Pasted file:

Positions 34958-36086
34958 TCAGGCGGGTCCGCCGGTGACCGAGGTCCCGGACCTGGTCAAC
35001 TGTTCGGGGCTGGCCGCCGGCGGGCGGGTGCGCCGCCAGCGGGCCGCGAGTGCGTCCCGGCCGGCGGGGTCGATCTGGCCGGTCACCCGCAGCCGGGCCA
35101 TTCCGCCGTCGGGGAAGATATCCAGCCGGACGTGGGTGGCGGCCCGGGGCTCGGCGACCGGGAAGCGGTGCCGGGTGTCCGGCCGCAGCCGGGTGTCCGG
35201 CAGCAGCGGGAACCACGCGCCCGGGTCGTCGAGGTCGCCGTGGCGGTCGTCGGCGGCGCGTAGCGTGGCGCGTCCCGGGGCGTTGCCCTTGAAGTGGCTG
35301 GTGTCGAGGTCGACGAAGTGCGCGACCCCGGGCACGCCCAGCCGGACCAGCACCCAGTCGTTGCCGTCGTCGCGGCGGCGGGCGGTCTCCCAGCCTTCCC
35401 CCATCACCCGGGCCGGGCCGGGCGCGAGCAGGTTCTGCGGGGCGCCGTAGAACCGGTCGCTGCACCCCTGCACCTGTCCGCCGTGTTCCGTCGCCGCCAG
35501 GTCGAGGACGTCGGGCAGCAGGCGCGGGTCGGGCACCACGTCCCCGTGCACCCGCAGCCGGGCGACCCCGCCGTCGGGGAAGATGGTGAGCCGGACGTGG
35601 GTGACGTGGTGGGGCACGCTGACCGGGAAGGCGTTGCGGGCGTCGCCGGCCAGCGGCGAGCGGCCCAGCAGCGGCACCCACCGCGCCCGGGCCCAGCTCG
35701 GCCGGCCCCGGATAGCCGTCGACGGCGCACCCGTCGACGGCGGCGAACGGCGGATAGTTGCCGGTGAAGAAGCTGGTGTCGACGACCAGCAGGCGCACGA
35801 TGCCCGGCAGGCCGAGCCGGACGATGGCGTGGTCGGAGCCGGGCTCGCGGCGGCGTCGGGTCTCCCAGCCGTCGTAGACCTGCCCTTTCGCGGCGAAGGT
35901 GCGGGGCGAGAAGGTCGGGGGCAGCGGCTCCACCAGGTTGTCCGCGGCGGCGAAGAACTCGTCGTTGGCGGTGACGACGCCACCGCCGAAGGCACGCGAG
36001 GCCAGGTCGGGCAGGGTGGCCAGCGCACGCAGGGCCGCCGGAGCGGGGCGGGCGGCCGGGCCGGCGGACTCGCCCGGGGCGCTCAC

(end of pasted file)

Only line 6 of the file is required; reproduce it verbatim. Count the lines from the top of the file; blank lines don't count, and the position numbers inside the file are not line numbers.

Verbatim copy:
35301 GTGTCGAGGTCGACGAAGTGCGCGACCCCGGGCACGCCCAGCCGGACCAGCACCCAGTCGTTGCCGTCGTCGCGGCGGCGGGCGGTCTCCCAGCCTTCCC